If you are an 11-year-old girl or a 13-year-old boy, you might be starting your last growth spurt years. Girls have usually finished growing by 15 years old and boys by 18 years old. These are just average numbers, so they may not apply to you! Growth charts used by medical professionals are fairly good indicators of growth problems but they are terrible at predicting how the growing will happen because everyone does their growing at different times. Your genetic code will play the biggest role in whether you grow to be 6 feet or not – and this code is given to you by your two biological parents. You have ½ of your genetic code from each of your parents, so there is a good probability (yup this is math!) that you will grow to a similar height as your parents or grandparents. That being said, there have been many, many instances that kids grow taller than their parents and grandparents.
f the hormones to stimulate growth in a child or teenager are missing, then growing will stop. There are many hormones that flow in your body and increase during a growth spurt. One is literally called “growth hormone”.
There are others you may have heard of but didn’t know they were important to growth. Estrogen, for example, is an important hormone for both girls and boys during their growth spurts. Diseases are usually the reason growth hormones might be low, but the environment we create can play a role too. Sports with huge energy demands such as gymnastics and wrestling have been shown to delay growth. But whether it is because of lower hormones, lower nutrients, or a combination of both is not clear. Good sleep helps with daily hormone balance. Many teens will need well over 8 hours of sleep per night, some as much as 11 hours of sleep per night to be well rested. Steroid use and drug use can seriously harm your hormone balance to the point that your ability to grow is permanently turned off so make sure to avoid them.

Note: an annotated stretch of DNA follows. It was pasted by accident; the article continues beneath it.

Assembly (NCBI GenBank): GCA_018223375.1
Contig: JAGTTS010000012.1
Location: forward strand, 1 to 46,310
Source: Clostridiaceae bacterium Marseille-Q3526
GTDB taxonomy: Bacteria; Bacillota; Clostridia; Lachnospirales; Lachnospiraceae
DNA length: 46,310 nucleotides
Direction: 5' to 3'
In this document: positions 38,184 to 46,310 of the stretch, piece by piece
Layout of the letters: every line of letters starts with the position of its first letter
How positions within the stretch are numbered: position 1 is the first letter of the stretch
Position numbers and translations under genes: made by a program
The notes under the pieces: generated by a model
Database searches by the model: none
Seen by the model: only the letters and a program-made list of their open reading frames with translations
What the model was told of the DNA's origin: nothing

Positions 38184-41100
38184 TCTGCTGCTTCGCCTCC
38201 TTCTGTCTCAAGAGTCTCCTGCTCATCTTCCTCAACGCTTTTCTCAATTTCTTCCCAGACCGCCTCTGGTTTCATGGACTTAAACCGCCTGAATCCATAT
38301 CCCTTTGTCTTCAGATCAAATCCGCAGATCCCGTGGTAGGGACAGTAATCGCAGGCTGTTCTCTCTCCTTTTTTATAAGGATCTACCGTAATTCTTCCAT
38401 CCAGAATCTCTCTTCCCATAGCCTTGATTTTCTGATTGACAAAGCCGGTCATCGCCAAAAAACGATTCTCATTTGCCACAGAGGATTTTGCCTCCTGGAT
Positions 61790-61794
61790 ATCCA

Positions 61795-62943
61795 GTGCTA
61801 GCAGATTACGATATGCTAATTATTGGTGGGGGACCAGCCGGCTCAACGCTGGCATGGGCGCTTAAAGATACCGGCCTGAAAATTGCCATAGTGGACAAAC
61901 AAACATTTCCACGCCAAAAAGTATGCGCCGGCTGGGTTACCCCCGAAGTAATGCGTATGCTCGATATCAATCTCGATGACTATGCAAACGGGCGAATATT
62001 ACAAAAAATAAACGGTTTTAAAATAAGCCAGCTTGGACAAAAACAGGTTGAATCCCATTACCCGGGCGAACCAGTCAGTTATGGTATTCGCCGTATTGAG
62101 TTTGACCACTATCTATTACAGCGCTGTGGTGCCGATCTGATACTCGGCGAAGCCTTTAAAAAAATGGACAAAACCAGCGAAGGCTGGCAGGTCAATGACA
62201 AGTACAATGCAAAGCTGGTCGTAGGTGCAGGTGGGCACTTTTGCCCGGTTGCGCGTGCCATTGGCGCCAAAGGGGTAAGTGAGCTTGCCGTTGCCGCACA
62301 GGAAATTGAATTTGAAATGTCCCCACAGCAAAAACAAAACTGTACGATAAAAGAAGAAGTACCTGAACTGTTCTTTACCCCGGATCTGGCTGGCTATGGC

You need all of the same nutrients every day for a growth spurt as you do for boosting performance plus more. Your bones need calcium and vitamin D in good quantities daily to build thickness and length. Protein is needed to form the strong connective tissue to attach bones to muscles and to build strong muscles. Fats are needed to make healthy new cells. One of the biggest mistakes that you could make is not eating enough foods with energy (that is carbohydrates, proteins, and fats) to fuel your on-ice and off-ice active time.